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Investors Are Piling Into Junk to Hedge Market Risk

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Here’s the main point: risk is not a safe haven, and to hedge against risk by taking on more risk is foolish; it’s like jumping from the frying pan into the fire.

Makes sense, right? Not to a majority of investors in the US and across the globe.

As we all know, central banks around the world, particularly in the US, Europe, and Japan, have purchased trillions of dollars worth of high-quality bonds since 2009 to revive their economies after the global financial crisis.

This may have significantly lowered benchmark interest rates, but it also had an unintended side effect: it crowded-out a large majority of private investors.

So where are these investors going? They are now buying riskier bonds, many of the bonds holding “junk” status.

The problem now is that high investor demand is pushing even these high-risk yields to all-time lows.

As the equities bull market looks to be on the verge of reaching record-shattering levels, many investors are now seriously considering placing their stock market profits into safer investments. Some are looking at bonds. Sadly, many are looking at high-yield junk bonds, which, in essence is a dangerous game.

We certainly hope that you are not one of these investors.

Many of these bonds are asset-backed securities. And we saw what high-risk asset-backed securities did to the world economy in 2008.

So what kinds of bonds are these investors purchasing? Here are three of the biggest investments as reported by WSJ:

1. The Rogun hydroelectric dam in Tajikistan

Ranked as one of the most corrupt countries (Transparency International), Tajikistan sold its bonds last September–a $500 million deal.

Citigroup Inc., Tajikistan’s investment bank marketed it with a yield of 8%. High demand for this bond lowered the yield to 7.1%.

Bear in mind that this is a project that broke ground in…1976!

The buyers include several large US investors and institutions, including Fidelity Investments.

And how is Tajikistan expecting to repay their debt to bondholders? Electricity sales to Pakistan and Afghanistan. But it is important to note that the bond offering, via Citigroup, included a disclosure stating the high-risk nature of the bond, mainly due to the corruption of the Tajikistan government. Regardless, investors piled in.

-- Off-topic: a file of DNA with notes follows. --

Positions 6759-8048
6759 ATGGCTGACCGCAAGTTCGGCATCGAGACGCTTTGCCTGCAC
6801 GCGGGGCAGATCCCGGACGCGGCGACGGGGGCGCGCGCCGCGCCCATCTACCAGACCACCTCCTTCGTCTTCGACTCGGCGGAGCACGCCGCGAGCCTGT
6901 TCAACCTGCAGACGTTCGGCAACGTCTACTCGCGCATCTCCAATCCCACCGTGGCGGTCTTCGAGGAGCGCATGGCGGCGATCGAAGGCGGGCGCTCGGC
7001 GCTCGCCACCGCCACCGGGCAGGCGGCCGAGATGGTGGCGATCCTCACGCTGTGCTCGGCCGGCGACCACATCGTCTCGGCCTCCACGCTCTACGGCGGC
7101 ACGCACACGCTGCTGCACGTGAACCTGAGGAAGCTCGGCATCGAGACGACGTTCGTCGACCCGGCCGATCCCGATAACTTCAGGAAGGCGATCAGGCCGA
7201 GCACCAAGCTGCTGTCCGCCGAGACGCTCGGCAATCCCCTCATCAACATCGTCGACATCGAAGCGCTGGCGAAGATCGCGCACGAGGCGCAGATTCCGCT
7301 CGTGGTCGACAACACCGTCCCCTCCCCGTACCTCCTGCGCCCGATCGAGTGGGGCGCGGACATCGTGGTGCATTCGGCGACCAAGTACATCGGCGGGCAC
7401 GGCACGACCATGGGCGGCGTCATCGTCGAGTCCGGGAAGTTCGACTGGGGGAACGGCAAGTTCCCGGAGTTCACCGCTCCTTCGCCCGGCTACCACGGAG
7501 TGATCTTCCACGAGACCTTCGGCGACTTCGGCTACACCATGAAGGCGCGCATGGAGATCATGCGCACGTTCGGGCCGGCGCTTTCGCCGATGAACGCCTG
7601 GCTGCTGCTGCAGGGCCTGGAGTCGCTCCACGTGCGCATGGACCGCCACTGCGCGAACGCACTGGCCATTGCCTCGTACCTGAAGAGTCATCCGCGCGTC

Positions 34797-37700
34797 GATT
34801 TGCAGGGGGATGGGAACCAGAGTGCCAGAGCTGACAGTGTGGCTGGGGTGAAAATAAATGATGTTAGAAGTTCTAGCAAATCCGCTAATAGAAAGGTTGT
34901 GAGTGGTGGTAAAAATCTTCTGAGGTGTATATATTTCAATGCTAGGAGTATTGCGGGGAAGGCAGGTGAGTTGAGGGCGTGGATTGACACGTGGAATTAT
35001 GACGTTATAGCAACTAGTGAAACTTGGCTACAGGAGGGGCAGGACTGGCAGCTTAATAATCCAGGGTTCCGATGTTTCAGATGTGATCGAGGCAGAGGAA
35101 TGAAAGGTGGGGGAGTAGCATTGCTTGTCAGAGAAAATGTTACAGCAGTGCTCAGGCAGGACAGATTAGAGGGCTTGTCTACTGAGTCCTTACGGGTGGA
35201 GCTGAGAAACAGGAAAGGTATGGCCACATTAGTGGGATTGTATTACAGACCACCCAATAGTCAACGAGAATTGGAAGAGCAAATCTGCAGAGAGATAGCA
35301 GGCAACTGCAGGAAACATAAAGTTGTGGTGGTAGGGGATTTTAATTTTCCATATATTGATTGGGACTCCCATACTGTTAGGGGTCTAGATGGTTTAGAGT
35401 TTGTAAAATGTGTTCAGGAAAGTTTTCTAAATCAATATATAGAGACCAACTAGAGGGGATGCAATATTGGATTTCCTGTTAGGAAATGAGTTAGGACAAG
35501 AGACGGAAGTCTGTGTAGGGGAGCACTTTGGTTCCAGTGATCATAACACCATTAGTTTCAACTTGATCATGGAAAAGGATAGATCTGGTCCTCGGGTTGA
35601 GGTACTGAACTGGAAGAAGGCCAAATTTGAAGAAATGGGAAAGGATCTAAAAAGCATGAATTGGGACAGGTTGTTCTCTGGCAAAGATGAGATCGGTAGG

2. The American Dream Mall in East Rutherford, New Jersey

The American Dream Mall, which began under the name “Xanadu,” was a dead project, having run out of money for construction.

Now under a third owner, the project was resuscitated in 2017 in the bond markets with the help of Goldman Sachs.

With a yield of 6.9%, half of the total bond offering was sold to John Miller, a mutual fund manager for Nuveen Asset Management LLC.

A hybrid of retail mall and amusement part, the American Dream Mall expects the majority of its revenue to come from attractions rather than retailers.

The risk of this project is not only attributable to its past three failures but that the mall is taking a double risk: that it can succeed as an attraction park and a mall.

3. Portugal

Among European nations, Portugal is one of the most indebted. Yet demand for their bonds are such that investors made bids for approximately €2 Billion worth of bonds, exceeding the initial offer of €1.25 Billion.

The auction for 10-year bonds offered a 1.94% yield; undercutting US 10-year bonds which yielded around 2.31%. Note that the US has a triple-A credit rating; Portugal does not.

So why so much demand for Portuguese bonds? It’s an unintended consequence of the ECB’s efforts to buy bonds and keep interest rates low: while pushing the strongest eurozone economies into negative bond yield territory, investors were forced to buy bonds in riskier countries like Portugal to receive positive returns.

As our current US bull market is reaching levels comparable to the 1990’s tech boom, the likelihood of a market crash is also getting closer.

We hope that you take a wiser approach to hedging your risk; namely, not hedging risk by taking on more risk in the form of collateralized debt.

High-risk collateralized securities worked disastrously in 2008 and it isn’t likely to be different this time around.

As circular as this may sound, a safe haven can’t be anything more or less than a safe haven.

And history has shown that there are only two reliable safe havens that have stood the test of time: gold and silver.

This means that there are only two historically-proven safe haven strategies: to buy gold or buy silver.

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